Reason #1 to eat at Deer + Almond: Chicken Fried Chicken

deer and almond

 

Deer + Almond
85 Princess Street
204-504-8562
Neighbourhood: Exchange District 
Website: deerandalmond.com
Facebook: facebook.com/deerandalmond

Twitter: twitter.com/deerandalmond

Chicken fried chicken. That’s the first reason you should take a seat at Deer + Almond for lunch.

This Exchange District spot has been on everybody’s favourite list, practically since the day it opened in 2011. Chef and co-owner Mandel Hitzer is a kook in the best possible way. He’s a bon vivant with big ideas who is willing to take chances. (His restaurant on ice—RAW: Almond is proof of that.)

In the kitchen, that zany spark translates into wild and wonderful food that falls in its own category: fusion comfort food with a side of global zing. Mandel’s madness has method. And that combination of heart and head make it easy to find reasons to love Deer + Almond.

Back to reason #1: Chicken fried chicken. On a recent visit, this bite jumped from the menu. Who doesn’t love fried chicken, after all. But Deer + Almond’s version gets extra marks for its crunchy, Asian-influenced carrot and cabbage slaw, thick-cut slices of capicola and cilantro-spiked sour cream.

Reason # 2:  The roast turkey sandwich. This grilled panini version comes with rosehip aioli, grilled apples and dijon. It sets a new standard for turkey on any plate.

Reason # 3: Spaghetti squash soup with roasted pumpkin seeds. This was no ordinary soup of the day. Great layers of flavour and the added bite and texture of seeds made this a memorable bowl. Every chef should be able to make stand-out soups.

Reason #4: The sausage links hanging in the window. Decor is urban with a hit of rustic, and charming yet cheeky. Two walls of windows flood the room with light. Distressed wood tables, a street facing bar top for diners and a floor to ceiling chalkboard mural are just a few design highlights.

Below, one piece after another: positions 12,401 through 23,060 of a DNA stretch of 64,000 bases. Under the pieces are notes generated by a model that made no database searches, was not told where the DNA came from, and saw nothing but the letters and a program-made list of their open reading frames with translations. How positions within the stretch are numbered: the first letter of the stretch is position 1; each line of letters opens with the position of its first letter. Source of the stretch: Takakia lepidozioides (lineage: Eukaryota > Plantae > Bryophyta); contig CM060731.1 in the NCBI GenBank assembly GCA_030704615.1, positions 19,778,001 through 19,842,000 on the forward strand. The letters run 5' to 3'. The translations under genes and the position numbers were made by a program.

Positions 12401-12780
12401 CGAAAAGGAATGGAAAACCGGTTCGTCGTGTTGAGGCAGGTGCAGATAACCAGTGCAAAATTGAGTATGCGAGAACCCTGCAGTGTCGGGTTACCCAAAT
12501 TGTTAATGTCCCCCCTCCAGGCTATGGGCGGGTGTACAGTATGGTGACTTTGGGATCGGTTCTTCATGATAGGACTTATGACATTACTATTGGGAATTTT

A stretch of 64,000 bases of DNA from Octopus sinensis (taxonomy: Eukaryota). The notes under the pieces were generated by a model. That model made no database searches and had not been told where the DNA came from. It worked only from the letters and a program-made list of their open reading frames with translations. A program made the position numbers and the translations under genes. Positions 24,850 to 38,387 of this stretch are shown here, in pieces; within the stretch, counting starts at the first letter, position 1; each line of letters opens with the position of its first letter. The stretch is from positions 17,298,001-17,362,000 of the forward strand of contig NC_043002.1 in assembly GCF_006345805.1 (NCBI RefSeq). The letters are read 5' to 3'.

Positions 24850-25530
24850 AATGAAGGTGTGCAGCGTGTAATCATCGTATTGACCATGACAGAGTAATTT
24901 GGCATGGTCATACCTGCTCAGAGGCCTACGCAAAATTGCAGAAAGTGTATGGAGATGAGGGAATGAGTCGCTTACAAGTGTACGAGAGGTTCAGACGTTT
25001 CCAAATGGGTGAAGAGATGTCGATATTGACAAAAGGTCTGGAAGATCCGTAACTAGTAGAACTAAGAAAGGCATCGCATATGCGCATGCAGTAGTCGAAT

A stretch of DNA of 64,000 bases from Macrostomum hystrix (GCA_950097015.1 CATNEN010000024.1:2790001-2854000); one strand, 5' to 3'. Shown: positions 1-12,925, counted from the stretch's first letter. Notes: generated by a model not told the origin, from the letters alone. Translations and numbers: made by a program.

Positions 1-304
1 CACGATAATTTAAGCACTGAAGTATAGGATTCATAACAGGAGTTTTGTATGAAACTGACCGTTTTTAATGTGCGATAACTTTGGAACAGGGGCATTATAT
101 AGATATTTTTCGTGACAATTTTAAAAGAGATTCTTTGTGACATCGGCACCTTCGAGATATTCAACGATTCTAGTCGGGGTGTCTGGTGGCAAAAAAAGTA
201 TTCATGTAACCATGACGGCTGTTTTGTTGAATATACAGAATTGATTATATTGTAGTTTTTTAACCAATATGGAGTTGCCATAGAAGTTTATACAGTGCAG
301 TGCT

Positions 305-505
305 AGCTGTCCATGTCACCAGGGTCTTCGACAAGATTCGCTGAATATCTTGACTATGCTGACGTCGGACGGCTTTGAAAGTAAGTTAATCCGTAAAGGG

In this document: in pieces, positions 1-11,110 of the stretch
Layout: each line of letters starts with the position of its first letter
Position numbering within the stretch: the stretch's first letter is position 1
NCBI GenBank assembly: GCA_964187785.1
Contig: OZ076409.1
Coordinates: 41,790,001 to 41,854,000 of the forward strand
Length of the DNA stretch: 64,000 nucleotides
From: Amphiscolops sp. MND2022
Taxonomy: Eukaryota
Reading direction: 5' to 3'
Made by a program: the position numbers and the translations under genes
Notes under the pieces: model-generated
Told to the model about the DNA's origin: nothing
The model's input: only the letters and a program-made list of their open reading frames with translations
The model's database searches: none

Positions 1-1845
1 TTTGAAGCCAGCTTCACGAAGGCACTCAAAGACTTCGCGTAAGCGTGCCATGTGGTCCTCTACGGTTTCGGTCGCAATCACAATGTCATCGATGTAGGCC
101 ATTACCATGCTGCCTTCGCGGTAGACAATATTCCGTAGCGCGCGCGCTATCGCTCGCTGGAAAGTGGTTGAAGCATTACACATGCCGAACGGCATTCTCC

Reason #5: The menu surprises and delights. And that’s because Mandel doesn’t rest. And he certainly doesn’t rest on his laurels. He makes great plates but ‘good enough’ isn’t in his makeup.

Now, go find your reasons to love Deer + Almond.

Lunch is served at Deer + Almond. (All photos by Robin Summerfield)

Lunch is served at Deer + Almond. (All photos by Robin Summerfield)

Chicken fried chicken at Deer + Almond.

Chicken fried chicken at Deer + Almond.

Peg City Grub is your ultimate source for food in Winnipeg. From the hottest chefs to the best new restaurants to the most delicious events, we’ve got you covered. Follow us on Twitter @pegcitygrub and visit www.tourismwinnipeg.com for more on the city’s fabulous dining options. Check out our Facebook page for the latest scoop on food trends.

Peg City Grub is a Tourism Winnipeg culinary initiative.

New & Noteable: Winnipeg’s newest restaurants

People who love to eat are always the best people. Marion Street Eatery. (photo by robin summerfield)

Welcome to the Marion Street Eatery where their mantra—people who love to eat are always the best people—is declared on a chalkboard in the dining room. (Photos by Robin Summerfield)

It has been a busy year on Winnipeg’s restaurant scene. While big-name chains like Earls and Milestones have new locations in the works, it’s the smaller, independently owned restaurants that are changing the city’s food groove.

In the last 18 months or so, at least 20 new food purveyors have opened shop.

The city’s evolving food scene includes new bake-shops, coffee shops, counter-service sandwich spots, a games café, juice bar, a small plates eatery, a meatball and porchetta diner, and the list goes on.

We’ve seen the addition of a remarkable new restaurant—Era Bistro—inside a remarkable new landmark, the Canadian Museum for Human Rights.

Nearby, at the Inn at the Forks, well-loved chef Alex Svenne has taken the helm at Smith, a carnivore’s delight set in dining room cum rustic chic cabin that oozes Canadiana.

Across the Board, a games café in the Exchange District, stocks about 600 board games for kids and adults of all ages. A menu of creative sandwiches, salads and pizzas rounds out notable new eatery.

New bakeshops include The Store Next Door, by the folks at Chew, and Sleepy Owl Bread in the West End.

Chef Sean McKay opened The Mitchell Block while chef Scott Bagshaw of Deseo branched out, opening his second spot Enoteca.

Marion Street Eatery, a St. Boniface breakfast and lunch spot is spot on with its menu of inspired eggs, special salads and great creations found between two pieces of bread.

The Good Will and Little Pizza Heaven have combined forces in the former location of Pop Soda’s to bring Winnipeggers a great new live music and event venue right downtown. The Handsome Daughter has taken up a similar mantel in Wolseley on Sherbrook Street, an emerging food street in the city.